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Failure to go through company’s grievance procedure described as ‘unreasonable’ 
A workplace relations hearing has accepted an administration worker’s allegation that she was slapped on the bottom and picked up by her boss but has rejected her claim for constructive dismissal. 
Although a colleague of the woman gave evidence of witnessing the alleged incident, the managing director in question swore on oath that the allegation of inappropriate physical contact did not happen. 
Bronagh Whelan lodged a complaint under Section 8 of the Unfair Dismissals Act against Glana Controlled Hygiene Ltd of Waterford Road Business Park, New Ross, Co Wexford, alleging she had been subjected to unacceptable behaviour by the company’s managing director and that her workload and duties became intolerable. 
She resigned by phone on April 30th, 2020, four years after she started with the company, and lodged a complaint with the Workplace Relations Commission two months later. 
Ms Whelan said she found her boss, the managing director “intimidating” and said that he would make “hurtful remarks”. 
Her evidence was that “shouting and swearing” was the norm from her boss and that she felt uncomfortable with the working atmosphere because of his behaviour. 
She said on one occasion, the managing director “picked her up in his arms and carried her from the warehouse to the office despite her requests that she be put down”. Ms Whelan said that on a second occasion he “slapped [her] on the bottom as she leaned over a desk”. 
Another colleague gave evidence of witnessing both incidents, though the managing director swore on oath that neither took place and the first he knew of them was when they were raised in the complaint. 
Asked why she didn’t complain about these incidents at the time, Ms Whelan said “she wanted to keep her job”. 
‘Girl who answers the phone’ 
Ms Whelan also said he had introduced her to visitors to the premises as “the girl who answers the phone”. 
She said she was “led to believe” that she would be given a pay rise but was summoned to a meeting by the managing director and his wife and told it could not offer a pay rise, which left her “very disheartened”. 
She couldn’t understand why her hours were cut to a three-day week in April 2020 in spite of an increase in the firm’s business because of increased demand for its products at the start of the pandemic, she told the commission, and she ended up working late evenings to keep up after an office administrator was let go.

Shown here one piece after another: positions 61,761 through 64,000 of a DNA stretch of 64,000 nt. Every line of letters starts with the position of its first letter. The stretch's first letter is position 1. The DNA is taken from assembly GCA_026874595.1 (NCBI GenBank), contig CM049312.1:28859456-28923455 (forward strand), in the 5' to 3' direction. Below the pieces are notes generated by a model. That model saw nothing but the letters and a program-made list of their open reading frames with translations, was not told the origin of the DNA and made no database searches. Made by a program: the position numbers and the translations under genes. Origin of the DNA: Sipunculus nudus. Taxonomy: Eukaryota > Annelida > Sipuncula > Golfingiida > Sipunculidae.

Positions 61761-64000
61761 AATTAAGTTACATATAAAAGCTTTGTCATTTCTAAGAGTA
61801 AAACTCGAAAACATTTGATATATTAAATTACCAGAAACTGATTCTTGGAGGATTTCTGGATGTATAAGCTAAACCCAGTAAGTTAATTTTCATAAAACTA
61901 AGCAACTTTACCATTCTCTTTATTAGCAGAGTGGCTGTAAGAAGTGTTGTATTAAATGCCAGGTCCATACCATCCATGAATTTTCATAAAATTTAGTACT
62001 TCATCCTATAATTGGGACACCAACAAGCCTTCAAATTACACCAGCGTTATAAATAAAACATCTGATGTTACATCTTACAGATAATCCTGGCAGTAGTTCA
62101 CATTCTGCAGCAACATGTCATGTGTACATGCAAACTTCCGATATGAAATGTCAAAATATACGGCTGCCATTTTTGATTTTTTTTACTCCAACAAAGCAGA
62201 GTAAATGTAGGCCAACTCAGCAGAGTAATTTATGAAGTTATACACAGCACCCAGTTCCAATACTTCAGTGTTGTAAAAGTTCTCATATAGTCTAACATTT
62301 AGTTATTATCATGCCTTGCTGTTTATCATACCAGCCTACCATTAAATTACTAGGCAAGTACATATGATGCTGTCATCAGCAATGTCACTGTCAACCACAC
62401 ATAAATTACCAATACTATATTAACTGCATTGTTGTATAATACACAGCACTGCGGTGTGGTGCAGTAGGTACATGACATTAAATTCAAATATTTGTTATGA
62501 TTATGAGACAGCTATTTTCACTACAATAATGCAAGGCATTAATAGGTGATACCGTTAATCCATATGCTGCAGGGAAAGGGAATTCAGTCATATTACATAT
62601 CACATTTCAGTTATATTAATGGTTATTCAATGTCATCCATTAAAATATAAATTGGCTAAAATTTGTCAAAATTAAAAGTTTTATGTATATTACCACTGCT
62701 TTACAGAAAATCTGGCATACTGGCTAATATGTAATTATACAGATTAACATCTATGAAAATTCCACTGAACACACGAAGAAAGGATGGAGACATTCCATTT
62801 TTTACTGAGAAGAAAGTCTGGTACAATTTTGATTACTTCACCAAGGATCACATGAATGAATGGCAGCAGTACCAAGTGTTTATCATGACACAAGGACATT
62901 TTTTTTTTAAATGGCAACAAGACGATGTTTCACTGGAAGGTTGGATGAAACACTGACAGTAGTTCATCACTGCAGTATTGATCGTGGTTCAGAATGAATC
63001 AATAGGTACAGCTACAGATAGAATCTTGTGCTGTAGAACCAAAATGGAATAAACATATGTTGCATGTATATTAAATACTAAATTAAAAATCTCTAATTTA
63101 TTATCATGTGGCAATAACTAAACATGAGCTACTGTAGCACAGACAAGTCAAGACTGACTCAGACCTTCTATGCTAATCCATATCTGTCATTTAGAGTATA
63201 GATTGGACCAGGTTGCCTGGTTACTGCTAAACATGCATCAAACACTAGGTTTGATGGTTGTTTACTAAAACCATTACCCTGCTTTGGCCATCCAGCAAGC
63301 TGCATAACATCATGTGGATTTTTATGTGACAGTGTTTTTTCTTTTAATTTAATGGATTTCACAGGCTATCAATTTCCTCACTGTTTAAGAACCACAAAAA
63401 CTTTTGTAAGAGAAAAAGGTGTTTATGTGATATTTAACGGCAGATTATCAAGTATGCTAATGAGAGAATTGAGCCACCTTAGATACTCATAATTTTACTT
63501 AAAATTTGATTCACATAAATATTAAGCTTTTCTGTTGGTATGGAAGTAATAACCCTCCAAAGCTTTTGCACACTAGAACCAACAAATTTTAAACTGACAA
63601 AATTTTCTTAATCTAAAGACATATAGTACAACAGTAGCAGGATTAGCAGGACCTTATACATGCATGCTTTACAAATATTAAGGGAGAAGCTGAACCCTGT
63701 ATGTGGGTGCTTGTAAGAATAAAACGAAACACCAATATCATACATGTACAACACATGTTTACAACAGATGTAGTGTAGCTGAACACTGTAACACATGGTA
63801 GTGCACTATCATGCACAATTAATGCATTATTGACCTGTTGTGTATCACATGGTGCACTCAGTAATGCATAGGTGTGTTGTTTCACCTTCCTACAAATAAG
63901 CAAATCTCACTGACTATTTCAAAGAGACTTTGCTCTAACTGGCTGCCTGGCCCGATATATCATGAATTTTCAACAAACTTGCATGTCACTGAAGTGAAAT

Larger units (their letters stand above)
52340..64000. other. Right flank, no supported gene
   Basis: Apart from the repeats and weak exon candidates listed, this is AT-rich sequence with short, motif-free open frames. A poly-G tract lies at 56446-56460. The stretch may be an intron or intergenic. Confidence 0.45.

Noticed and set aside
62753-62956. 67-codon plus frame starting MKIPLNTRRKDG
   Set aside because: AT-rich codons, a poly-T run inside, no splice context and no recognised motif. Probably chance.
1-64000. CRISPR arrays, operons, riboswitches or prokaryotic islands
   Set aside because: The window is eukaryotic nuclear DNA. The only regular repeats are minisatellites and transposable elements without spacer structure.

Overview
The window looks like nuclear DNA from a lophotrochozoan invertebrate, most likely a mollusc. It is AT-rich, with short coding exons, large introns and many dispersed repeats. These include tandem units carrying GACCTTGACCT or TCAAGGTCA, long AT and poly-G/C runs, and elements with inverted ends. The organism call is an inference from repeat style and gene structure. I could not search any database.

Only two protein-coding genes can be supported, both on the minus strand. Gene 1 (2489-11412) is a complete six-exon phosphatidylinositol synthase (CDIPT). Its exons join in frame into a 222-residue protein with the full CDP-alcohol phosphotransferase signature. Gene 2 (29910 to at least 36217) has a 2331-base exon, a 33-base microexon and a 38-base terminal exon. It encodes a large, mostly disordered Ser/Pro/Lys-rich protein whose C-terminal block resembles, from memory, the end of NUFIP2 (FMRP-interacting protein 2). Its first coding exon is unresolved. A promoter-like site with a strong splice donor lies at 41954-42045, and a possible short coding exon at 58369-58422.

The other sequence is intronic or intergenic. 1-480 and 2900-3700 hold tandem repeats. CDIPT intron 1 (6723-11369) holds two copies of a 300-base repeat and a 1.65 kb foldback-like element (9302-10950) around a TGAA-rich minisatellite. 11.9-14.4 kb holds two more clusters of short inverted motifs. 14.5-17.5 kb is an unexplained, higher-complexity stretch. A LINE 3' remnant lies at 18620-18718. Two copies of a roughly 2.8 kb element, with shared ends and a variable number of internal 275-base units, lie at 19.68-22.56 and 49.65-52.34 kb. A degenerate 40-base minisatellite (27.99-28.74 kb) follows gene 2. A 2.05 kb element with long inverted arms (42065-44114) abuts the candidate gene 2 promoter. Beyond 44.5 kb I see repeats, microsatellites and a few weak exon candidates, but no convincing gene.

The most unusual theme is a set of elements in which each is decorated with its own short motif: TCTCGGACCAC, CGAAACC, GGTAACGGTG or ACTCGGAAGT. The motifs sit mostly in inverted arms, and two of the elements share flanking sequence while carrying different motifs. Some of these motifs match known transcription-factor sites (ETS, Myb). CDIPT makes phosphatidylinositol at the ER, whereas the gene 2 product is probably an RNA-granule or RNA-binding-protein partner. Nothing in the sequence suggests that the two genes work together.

Ms Whelan added that she was directed to implement what she regarded as an “unethical” decision to supply out-of-date sanitiser – which was corroborated by another witness who said it contributed to his own decision to resign. 
In his evidence, the firm’s managing director said he was “sure” the two allegations of inappropriate physical contact did not happen. 
He said he might have told Ms Whelan he would “see what he could do” about a pay rise but when he examined the company’s accounts with his wife, who is the company’s accountant, they realised a pay rise would not be possible. 
He said he was assured by the manufacturer that the out-of-date hand sanitiser could be used. 
The managing director told the hearing that Ms Whelan had said she was having difficulties arranging childcare and that he supplied the necessary equipment for her to work from home. 
He said Ms Whelan herself had said in January 2020 that she would move to a three-day week in September that year, and insisted it was her choice when it was implemented in March. 
The downturn in the restaurant sector during the pandemic had hit the company’s business, he said, and there was “a lot of uncertainty” about its future. 
Adjudication officer Joe Donnelly said he accepted the Ms Whelan’s allegations about being slapped and picked up by her boss, and said the evidence was that they happened around October 2019. 
“Whilst the MD denies that these events happened, the complainant’s evidence was corroborated by one of her work colleagues,” he wrote in his decision. “I accept, therefore, that inappropriate behaviour on the part of the MD happened.” 
He also said there was witness evidence of a “rudimentary and plain” management style and that the managing director used abusive language. 
However he found that Ms Whelan had not used the company’s internal grievance procedure and failed to provide evidence for her suggestion that it was not fit for purpose. 
“Whilst there were aspects of the respondent’s behaviour that provided grounds for the complainant to believe it to be unreasonable, the action of the complainant in resigning without notice and not invoking the provisions of the Grievance Procedure was also unreasonable,” he wrote. 
He ruled that Ms Whelan was not constructively dismissed. 
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